Nicola Sturgeon has been urged by a former adviser to release all secret Salmond inquiry evidence or risk derailing the SNP’s independence drive – even if it means people losing their jobs.
Campbell Gunn, who was a senior aide to both Mr Salmond and Ms Sturgeon, said it would be far less damaging in the long run to take the “short-term hit” that would follow the release of sensitive documents.
He argued that if “one or two people” lost their jobs as a result of the revelations, then that must be a “political price worth paying” to avoid the harm caused by “drip-drip” allegations over several months.
A Holyrood committee has been investigating the botched Scottish Government inquiry into harassment claims made against Mr Salmond.
It was launched after Mr Salmond successfully took the Scottish Government to court over the way allegations of harassment against him were treated during its internal inquiry.
In a separate criminal case, Mr Salmond was cleared of sexually assaulting nine women when he was first minister.
MSPs on the committee have criticised the government for failing to make documents available.
The messages appeared to show Ms Sturgeon’s husband, SNP chief executive Peter Murrell, backing police action against Mr Salmond.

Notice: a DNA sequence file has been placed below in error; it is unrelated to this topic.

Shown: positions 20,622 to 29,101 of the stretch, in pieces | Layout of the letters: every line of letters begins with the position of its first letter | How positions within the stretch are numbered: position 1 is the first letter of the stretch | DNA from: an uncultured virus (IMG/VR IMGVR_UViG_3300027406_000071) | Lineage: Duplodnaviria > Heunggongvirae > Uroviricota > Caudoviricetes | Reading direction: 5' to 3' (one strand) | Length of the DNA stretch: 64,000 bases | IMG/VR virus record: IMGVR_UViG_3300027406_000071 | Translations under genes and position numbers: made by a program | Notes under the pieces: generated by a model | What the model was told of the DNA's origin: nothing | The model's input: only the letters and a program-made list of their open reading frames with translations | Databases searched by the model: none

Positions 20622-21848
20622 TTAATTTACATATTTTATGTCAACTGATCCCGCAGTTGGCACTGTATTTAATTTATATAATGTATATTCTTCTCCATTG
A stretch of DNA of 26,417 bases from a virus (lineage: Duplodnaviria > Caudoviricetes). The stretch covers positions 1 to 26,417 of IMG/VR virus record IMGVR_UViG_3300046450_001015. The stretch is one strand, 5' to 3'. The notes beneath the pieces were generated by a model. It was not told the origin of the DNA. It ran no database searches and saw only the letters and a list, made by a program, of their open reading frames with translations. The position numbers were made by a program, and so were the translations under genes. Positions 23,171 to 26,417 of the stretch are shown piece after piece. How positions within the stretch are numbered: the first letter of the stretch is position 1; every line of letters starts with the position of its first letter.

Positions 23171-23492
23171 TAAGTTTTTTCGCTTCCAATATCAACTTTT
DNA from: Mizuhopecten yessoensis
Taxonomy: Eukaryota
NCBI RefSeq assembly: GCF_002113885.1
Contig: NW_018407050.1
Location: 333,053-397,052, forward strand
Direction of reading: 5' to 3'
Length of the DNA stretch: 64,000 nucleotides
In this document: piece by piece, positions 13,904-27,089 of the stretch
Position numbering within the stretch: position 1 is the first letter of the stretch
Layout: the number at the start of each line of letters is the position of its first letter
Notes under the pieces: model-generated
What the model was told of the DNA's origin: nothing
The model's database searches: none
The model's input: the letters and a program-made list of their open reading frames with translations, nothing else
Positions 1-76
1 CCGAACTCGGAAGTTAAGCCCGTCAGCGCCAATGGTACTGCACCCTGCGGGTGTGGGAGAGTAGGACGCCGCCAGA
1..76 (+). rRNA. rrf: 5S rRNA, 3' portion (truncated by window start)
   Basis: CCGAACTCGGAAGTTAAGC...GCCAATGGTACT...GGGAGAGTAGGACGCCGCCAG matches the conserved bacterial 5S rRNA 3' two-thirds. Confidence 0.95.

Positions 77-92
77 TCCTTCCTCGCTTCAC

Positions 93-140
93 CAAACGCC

Their existence came to light when they were passed to SNP MP Kenny MacAskill, the former justice secretary, who argued that Mr Murrell should be suspended and investigated.
Writing for us, Mr Gunn warned the Scottish Government the perception of a “cover-up” could prove perilous, but that the “remedy is simple and straightforward”.
He wrote: “Avoid the drip-drip of allegations over a long period of time, by getting everything – whether damaging or not – into the open immediately.
“Take the short-term hit for long-term gain. If that means one or two people are forced to resign or are sacked by the first minister, then surely that’s what has to happen.
“No-one wants to see Scotland head for independence more than me. And I firmly believe that Nicola Sturgeon is, by a distance, the best person to lead us to that goal.
“But her position is being jeopardised by the almost daily allegations that there were murky goings-on behind the scenes which led to the sexual harassment and criminal charges being laid against Alex Salmond.”
Mr Gunn said the government had been “fortunate in the timing” of the probe, because it had been overshadowed each day by the coronavirus crisis.
The solution for the Scottish Government is clear. Don’t cover up. Get everything out in the open.”
However, he believed the emergence of “new and damaging revelations could continue for months, perhaps beyond the end of the year”.
The former special adviser and political editor said the media’s focus “may well return to the Salmond affair” by then.
He added: “So, here’s a piece of free advice from a former adviser. The solution for the Scottish Government is clear. Don’t cover up. Get everything out in the open.
“Take the inevitable media hit. It will last only a few days or a couple of weeks, instead of months.
“If the revelations result in one or two people losing their jobs, that must surely be a political price worth paying.”